2. Practical Training: ensemble building through contact improvisation techniques. With a partner, eyes closed and then open, we led and followed one another in space through the kinsathetic sense. Eventually the difference between the leader and the follower dissolved as the duos dialogues became articulate in their corporal conversations. Sergei and Gennady would then encourage us to build simple group choreographies based on pictures of classical Renaissance art. These moving tableaux were enriched by embodying them through the imagination and presented to audience members accompanied by epic music from Segie’s boom box, transforming them into moving statues of the psyche, tapping into a collective world of archetypes that told the hopes and fears of man in moving pictures. Practical training also involved approaches to composition, physical scores and text.
  3. Creative Diary: an introduction to devising and compositional work. Segie would set us simple creative tasks for us to devise in groups. This was an opportunity for us to incorporate the devising structures that we learned during the practical training into the making of a short sketch. Here we learned how to structure a sequence of actions to tell a story. We learned that the more limited the creative choices the more freedom there was to explore their possibilities. We also came to the conclusion that it is always better to devise material and place it in real time and space first rather than talking about an abstract ‘concept’ or ‘vision’ . Any performer devising a performance will be familiar with the torturous loop of never-ending conversation that ensues when an ensemble come together to create a performance. Sergie’s method bypasses the rational mind in favour for a pragmatic and embodied approach to devising. In this way, performers produce material first and reflect upon their experience afterwards.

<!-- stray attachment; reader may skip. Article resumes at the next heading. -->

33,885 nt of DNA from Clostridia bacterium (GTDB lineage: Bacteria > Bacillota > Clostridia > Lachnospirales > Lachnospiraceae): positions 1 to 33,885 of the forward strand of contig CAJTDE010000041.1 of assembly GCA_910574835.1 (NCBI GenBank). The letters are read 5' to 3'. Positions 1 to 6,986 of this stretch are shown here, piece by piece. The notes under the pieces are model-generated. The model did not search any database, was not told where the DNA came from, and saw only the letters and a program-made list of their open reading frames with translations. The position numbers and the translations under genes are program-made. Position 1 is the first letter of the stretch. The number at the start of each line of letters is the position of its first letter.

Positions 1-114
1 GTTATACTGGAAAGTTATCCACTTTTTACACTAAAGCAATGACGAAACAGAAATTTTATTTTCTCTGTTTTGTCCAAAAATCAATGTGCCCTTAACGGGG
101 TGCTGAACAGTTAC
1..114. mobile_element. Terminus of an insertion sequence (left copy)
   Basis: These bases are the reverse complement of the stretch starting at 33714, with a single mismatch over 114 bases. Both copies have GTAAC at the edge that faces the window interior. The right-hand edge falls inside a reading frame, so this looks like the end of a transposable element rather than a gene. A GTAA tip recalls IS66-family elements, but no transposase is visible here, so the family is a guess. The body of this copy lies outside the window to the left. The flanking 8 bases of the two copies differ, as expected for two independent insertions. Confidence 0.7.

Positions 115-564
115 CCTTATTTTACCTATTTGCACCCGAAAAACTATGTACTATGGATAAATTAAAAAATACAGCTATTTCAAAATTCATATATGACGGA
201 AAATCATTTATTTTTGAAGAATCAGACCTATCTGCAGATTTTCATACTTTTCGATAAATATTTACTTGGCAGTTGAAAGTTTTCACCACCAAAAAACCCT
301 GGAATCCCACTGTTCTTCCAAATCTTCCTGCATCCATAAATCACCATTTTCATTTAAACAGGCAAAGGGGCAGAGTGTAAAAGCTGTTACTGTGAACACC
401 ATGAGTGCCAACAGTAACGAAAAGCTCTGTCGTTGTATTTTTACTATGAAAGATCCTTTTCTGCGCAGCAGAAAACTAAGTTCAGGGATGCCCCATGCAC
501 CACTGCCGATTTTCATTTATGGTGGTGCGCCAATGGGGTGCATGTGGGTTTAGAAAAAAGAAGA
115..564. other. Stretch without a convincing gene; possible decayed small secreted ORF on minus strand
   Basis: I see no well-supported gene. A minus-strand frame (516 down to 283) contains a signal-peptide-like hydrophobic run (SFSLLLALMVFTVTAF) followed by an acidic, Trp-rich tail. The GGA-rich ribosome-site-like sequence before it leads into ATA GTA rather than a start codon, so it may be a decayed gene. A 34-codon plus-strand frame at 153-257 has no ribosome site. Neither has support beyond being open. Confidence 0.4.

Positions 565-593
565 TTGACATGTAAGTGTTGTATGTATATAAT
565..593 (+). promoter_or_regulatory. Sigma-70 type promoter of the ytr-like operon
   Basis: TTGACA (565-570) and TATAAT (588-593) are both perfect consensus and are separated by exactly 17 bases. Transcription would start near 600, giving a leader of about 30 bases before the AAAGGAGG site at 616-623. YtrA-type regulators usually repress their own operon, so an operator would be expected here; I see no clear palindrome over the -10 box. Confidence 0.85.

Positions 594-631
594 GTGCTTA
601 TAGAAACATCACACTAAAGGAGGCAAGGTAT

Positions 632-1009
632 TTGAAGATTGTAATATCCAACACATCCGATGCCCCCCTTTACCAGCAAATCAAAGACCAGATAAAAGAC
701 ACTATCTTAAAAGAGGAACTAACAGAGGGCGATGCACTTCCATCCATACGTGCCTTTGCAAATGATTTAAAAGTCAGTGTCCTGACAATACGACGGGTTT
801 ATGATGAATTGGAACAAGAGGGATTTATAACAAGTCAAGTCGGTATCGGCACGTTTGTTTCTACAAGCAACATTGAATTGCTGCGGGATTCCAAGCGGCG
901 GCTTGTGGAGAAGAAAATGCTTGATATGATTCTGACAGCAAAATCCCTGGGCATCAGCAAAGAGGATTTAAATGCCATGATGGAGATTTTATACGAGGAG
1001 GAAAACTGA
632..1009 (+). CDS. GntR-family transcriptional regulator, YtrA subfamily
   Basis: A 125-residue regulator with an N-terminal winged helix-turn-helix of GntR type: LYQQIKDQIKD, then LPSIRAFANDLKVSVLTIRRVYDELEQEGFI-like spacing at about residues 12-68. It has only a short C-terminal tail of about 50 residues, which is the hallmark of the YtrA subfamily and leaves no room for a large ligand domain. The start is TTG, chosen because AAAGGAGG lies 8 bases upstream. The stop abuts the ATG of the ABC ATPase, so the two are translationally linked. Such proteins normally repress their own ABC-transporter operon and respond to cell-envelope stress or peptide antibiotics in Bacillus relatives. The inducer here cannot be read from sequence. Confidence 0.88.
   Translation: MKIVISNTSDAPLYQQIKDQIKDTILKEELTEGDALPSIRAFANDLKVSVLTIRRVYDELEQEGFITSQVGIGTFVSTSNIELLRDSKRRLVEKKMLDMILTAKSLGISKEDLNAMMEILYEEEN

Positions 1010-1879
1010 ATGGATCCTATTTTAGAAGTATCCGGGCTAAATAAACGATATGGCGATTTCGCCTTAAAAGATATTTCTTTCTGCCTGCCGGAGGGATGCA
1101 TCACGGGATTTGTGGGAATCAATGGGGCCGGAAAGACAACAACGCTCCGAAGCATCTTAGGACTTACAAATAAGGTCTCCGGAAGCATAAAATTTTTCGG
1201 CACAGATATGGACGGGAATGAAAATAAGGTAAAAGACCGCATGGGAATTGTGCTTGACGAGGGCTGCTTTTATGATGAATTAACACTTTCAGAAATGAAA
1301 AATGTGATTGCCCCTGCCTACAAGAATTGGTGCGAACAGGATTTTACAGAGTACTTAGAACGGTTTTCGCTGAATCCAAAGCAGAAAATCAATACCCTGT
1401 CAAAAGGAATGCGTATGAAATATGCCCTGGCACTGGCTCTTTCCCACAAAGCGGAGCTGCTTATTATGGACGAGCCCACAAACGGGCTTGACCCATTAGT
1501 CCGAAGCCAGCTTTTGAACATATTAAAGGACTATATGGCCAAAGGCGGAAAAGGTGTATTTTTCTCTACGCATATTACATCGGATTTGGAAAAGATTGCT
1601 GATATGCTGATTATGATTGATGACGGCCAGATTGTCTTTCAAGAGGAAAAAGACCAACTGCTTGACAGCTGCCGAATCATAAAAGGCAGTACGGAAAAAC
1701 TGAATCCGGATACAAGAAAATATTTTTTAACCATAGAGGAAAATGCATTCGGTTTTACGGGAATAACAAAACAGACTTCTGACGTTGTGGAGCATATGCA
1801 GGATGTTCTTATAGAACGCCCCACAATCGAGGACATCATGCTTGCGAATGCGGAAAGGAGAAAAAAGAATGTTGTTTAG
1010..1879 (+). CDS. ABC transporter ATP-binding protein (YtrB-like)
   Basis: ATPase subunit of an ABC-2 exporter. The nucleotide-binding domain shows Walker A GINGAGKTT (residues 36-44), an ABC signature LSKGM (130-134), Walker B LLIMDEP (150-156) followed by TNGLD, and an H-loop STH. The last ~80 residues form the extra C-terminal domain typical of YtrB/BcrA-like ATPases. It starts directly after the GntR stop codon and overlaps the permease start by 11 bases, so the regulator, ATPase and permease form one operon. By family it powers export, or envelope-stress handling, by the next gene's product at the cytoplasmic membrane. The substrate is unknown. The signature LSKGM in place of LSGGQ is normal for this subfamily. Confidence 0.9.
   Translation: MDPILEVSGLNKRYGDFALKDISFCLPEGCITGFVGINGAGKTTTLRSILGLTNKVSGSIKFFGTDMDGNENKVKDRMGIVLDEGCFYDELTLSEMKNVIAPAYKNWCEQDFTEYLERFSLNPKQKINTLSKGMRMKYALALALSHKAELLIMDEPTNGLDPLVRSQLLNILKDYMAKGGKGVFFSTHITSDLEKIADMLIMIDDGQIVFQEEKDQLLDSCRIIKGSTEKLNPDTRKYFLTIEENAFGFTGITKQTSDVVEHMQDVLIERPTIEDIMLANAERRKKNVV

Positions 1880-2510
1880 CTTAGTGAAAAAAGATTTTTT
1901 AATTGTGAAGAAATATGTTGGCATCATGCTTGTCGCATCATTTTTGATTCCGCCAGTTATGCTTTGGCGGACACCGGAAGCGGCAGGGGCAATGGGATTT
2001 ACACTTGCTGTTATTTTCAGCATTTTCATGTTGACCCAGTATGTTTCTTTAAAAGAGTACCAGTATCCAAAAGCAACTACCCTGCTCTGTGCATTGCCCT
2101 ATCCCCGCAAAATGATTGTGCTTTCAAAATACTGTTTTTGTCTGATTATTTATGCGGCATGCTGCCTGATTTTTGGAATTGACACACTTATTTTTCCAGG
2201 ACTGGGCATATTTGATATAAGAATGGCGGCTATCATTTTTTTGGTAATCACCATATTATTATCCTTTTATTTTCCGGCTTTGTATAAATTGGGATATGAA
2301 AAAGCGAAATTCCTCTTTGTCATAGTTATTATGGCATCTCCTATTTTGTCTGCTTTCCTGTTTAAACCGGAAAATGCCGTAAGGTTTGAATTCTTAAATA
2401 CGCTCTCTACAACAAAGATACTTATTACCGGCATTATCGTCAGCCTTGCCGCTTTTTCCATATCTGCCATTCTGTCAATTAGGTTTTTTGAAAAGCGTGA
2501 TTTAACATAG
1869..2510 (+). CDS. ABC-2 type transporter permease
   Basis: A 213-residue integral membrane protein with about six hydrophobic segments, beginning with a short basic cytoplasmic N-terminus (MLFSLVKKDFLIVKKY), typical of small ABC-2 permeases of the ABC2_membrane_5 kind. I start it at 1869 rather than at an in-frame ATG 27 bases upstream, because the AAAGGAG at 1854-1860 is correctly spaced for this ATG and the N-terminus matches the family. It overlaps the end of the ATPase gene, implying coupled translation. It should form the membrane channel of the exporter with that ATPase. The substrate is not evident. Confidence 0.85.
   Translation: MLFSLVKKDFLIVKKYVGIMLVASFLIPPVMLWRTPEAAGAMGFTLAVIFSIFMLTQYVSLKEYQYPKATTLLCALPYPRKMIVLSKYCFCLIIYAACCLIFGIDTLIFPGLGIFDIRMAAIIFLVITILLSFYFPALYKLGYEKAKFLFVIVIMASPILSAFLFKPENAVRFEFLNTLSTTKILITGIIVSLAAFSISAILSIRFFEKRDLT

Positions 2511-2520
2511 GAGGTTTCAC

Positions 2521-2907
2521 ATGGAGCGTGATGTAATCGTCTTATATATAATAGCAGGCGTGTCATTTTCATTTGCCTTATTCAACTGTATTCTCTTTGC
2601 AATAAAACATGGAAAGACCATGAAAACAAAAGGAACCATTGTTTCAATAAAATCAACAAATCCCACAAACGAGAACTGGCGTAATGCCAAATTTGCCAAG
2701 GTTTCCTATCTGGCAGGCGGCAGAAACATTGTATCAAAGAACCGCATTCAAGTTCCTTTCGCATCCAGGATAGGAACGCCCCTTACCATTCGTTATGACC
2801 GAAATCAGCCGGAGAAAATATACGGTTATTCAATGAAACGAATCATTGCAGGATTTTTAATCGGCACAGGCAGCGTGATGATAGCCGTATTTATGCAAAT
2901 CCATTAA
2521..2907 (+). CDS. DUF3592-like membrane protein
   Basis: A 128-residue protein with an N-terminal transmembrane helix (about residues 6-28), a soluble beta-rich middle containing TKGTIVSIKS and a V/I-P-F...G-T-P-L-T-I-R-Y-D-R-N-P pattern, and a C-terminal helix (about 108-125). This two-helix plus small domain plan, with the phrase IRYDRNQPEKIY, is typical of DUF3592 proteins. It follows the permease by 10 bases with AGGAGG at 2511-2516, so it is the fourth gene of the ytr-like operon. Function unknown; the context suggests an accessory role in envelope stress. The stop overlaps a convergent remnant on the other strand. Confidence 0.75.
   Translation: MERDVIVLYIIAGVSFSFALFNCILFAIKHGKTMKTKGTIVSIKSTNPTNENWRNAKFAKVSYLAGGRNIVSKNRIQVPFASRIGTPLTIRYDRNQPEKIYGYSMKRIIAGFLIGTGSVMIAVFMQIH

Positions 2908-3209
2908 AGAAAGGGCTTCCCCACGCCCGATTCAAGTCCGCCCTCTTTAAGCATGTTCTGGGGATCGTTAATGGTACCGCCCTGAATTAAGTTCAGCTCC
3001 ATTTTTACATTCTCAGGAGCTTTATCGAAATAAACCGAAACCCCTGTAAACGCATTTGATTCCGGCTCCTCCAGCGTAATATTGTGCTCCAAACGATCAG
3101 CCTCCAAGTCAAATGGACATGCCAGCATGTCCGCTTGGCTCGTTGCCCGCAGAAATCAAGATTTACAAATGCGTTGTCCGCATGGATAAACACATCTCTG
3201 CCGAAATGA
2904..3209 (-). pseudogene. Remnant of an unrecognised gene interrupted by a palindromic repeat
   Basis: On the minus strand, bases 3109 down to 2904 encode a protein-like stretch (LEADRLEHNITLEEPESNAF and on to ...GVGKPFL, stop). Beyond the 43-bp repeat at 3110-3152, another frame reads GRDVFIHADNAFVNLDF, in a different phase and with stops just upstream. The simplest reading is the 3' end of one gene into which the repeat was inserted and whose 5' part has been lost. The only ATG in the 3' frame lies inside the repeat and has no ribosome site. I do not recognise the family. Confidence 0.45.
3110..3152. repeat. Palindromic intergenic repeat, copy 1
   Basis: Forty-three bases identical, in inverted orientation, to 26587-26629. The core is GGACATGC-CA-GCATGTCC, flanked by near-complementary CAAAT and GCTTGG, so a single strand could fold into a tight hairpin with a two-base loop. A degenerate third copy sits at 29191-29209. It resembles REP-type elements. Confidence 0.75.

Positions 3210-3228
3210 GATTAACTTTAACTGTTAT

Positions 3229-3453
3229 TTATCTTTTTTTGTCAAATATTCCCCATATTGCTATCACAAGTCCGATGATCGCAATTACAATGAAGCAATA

Gennady’s sentiments, “words could not pass the information about you, your life and your emotions as it does a dance,”[4] ring true as I finish our last creative session and make my way back to my hotel room 205. I insert my key into the key hole as I look up at a picture of Sigmund Freud, as the Retzhof Castle Hotel is lined with portraits of famous artists, activist and academics. I open the door and walk into my room. I ask myself what would Carl Jung say about this experience? The answer was on the tip of my tough and hovered somewhere between a sound and a gesture. I recall a moment in the practical training when we were creating ensemble choreographies through classical pictures of Renaissance art. I am working with a talented Indian actress, Kiran, and Gennady. Transitioning from one image to the other, as I move from a depiction of Jesus in Mary’s arms, to the depiction of Pan chasing a naked woman, I clock eyes with Kiran. Our eye contact is intense. The epic music culminates as we exercise our imagination through the given circumstances. A single tear drops from her eye. We transition into the next image; Jesus is giving Judgment over a Roman soldier and a Priest. Gennady as the Roman soldier holds in his hand an upside-down baby while as a Priest, I look up with clasped hands at Kiran, playing Jesus. She is sitting on a thrown wearing an orange garb holding her fingers in a Mudra. Tears are now streaming down her face.

Later in conversation with Kiran, she said that this devising work struck a chord in her heart that she could not understand. The pictures, the physicality, the music and the imagination taped into a part of her that that she was otherwise unaware of. I’m sure Jung would be able to comment on this experience.



For me, this was the important moment in the program. These moving tableaux became embodied statues of the psyche that connected us to a collective unconscious. A world of archetypes animated by theatrical performance.

ArtUniverse, IUGTE and the Ostrenko brothers are doing a brave thing. In a world of increasing materialism they are investing in the technologies of the imagination and the human heart. They are connecting international dancers, actors and live performers through the universal language of the moving body. Through their work “originates a spontaneous blossom in each artist.”[5]



[1], accessed Sept 09, 2017

[2], accessed Sept 09, 2017

[3], accessed Sept 09, 2017

[4], accessed Sept 09, 2017

[5], accessed Sept 09, 2017